The Films of 2016: Everybody Wants Some!!

In a 1999 interview Pauline Kael called Richard Linklater’s Before Sunrise (1995) “one of the best movies about the romance of people in their early 20s discovering intellectual soulmates.”  In the time since that early film Linklater has become, along with Noah Baumbach and Sofia Coppola, a great teller of young people’s stories.  His latest, the unfortunately titled Everybody Wants Some!!, is not an intellectual romance in the Before Sunrise vein but an up-tempo hang-out movie in the manner of his high-school comedy Dazed and Confused (1993).  Where that film, set in 1976, chronicled the last day of the school year, Everybody Wants Some!! covers the span of a long weekend in 1980, as members of a college baseball team prepare for the start of the fall semester at their southern Texas university.

Everybody Wants Some!! is the cinematic equivalent of a big, energetic dog jumping onto your lap and covering your face with slobbery kisses.  As good-natured and cheerfully vulgar as its characters, the film’s charm is hard to resist even as you want to push it away.  Personally, I found myself getting tired of the film’s crew of rough-housing, bull-shitting, trash-talking jocks at about the one-hour mark.  But it helps that Linklater routinely arranges for their hijinks to collide with those of various other campus subcultures.  At one point, frustrated by their inability to score chicks at the local disco, the guys try their luck at a punk club and end up moshing to a cover version of the Gilligan’s Island jingle; at another, they wind up at an Alice-in-Wonderland-themed party being thrown by the resident theater-department freaks and geeks.  The hermetic world inhabited by the baseball players is revealed to be just one of many such worlds, each governed by its own internal rules and codes, that together add up to something that might be called “college.”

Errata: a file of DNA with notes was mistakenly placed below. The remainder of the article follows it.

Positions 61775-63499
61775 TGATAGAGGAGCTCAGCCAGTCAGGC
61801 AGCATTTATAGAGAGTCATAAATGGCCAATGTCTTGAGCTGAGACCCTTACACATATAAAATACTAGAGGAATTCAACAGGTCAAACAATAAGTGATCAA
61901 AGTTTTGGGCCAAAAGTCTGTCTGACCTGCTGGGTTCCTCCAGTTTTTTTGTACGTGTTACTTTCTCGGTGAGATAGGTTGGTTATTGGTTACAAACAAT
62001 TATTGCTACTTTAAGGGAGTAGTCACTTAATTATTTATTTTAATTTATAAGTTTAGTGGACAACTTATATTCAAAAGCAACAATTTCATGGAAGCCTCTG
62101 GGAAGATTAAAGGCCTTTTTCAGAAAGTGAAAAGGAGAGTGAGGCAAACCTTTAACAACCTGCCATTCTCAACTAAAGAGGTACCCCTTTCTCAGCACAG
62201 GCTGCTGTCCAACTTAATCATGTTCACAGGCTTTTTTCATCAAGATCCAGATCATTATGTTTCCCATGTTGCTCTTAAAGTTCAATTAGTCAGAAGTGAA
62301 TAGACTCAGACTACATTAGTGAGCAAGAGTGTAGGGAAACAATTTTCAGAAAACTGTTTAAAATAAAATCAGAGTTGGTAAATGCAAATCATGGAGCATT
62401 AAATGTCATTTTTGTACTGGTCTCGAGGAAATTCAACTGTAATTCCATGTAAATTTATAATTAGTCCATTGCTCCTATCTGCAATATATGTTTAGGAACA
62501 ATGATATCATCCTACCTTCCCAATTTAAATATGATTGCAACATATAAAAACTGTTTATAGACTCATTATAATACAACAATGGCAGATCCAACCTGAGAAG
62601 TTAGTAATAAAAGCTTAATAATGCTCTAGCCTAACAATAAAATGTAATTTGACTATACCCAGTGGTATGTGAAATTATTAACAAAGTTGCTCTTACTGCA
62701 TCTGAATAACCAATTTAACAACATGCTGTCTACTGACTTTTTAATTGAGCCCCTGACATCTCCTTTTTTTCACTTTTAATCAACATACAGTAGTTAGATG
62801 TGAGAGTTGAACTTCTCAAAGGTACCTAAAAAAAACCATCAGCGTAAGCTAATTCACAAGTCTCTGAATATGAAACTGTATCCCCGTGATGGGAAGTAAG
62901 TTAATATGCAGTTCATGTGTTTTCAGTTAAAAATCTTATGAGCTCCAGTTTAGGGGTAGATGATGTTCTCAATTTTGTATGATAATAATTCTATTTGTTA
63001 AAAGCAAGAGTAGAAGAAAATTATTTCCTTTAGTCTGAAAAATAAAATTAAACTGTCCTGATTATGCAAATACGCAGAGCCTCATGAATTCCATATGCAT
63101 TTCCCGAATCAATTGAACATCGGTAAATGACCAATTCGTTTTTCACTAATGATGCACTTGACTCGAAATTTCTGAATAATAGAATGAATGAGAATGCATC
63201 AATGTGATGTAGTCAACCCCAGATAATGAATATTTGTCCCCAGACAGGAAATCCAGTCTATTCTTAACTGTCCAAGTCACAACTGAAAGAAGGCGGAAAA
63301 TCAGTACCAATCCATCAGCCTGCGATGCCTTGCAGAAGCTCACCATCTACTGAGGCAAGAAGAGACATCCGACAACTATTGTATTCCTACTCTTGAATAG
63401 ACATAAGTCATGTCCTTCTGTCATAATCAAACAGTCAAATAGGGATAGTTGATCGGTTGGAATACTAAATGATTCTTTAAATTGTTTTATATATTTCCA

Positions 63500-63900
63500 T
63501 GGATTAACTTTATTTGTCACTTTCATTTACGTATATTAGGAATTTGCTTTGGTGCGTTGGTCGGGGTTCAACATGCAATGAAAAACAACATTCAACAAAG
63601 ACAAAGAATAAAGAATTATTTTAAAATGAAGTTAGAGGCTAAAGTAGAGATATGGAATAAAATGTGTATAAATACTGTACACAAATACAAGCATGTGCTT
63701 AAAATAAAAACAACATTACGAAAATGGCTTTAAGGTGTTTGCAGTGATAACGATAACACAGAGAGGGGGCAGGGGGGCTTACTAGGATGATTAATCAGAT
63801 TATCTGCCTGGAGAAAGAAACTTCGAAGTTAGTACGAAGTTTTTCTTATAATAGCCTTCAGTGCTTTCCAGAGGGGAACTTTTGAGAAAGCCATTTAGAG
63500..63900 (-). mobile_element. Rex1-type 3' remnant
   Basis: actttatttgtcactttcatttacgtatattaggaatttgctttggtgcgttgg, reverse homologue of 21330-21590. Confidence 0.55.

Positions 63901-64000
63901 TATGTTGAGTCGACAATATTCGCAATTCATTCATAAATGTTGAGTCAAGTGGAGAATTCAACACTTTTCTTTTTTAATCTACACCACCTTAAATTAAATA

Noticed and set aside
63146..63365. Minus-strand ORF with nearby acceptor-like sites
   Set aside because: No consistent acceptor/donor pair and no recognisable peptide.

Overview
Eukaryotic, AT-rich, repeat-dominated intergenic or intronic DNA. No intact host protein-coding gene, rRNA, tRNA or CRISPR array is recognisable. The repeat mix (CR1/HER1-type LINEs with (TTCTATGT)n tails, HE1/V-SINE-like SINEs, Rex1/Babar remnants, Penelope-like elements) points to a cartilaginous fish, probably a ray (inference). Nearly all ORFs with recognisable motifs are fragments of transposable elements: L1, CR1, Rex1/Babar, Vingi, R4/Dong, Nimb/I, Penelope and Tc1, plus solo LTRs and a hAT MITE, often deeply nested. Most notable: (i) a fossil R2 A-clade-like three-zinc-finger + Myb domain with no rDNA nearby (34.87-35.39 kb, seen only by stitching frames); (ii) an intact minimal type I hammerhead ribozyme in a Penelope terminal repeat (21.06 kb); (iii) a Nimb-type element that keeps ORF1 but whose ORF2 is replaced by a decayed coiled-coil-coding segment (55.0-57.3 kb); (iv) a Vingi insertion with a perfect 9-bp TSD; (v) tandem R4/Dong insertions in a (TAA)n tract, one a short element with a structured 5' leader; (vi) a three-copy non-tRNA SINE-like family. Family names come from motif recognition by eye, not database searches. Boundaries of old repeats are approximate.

The discovery of each of those subcultures—which is to say the discovery of other people and ideas and other ways of being in the world—is the golden thread that connects the relatively slight Everybody Wants Some!! to Linklater’s greater works, such as Boyhood, Waking Life and the Before filmsEverybody Wants Some!! is at its best when it manages to capture the thrill of being young, happy, directionless, and hungry for experience, as well as the curiosity that arises out of the encounter with something (or someone) new.  But Linklater isn’t in full-on philosophical mode in this film; he’s content to let whatever profundity might lie beneath this story keep sleeping a little while longer, preferably in a haze of bong smoke.  Like its main character, who is last seen drifting off in the first moments of the first day of his first college class, the movie wants to think deeply…just not yet.  In its own dumb, innocent way, that’s beautiful, too.

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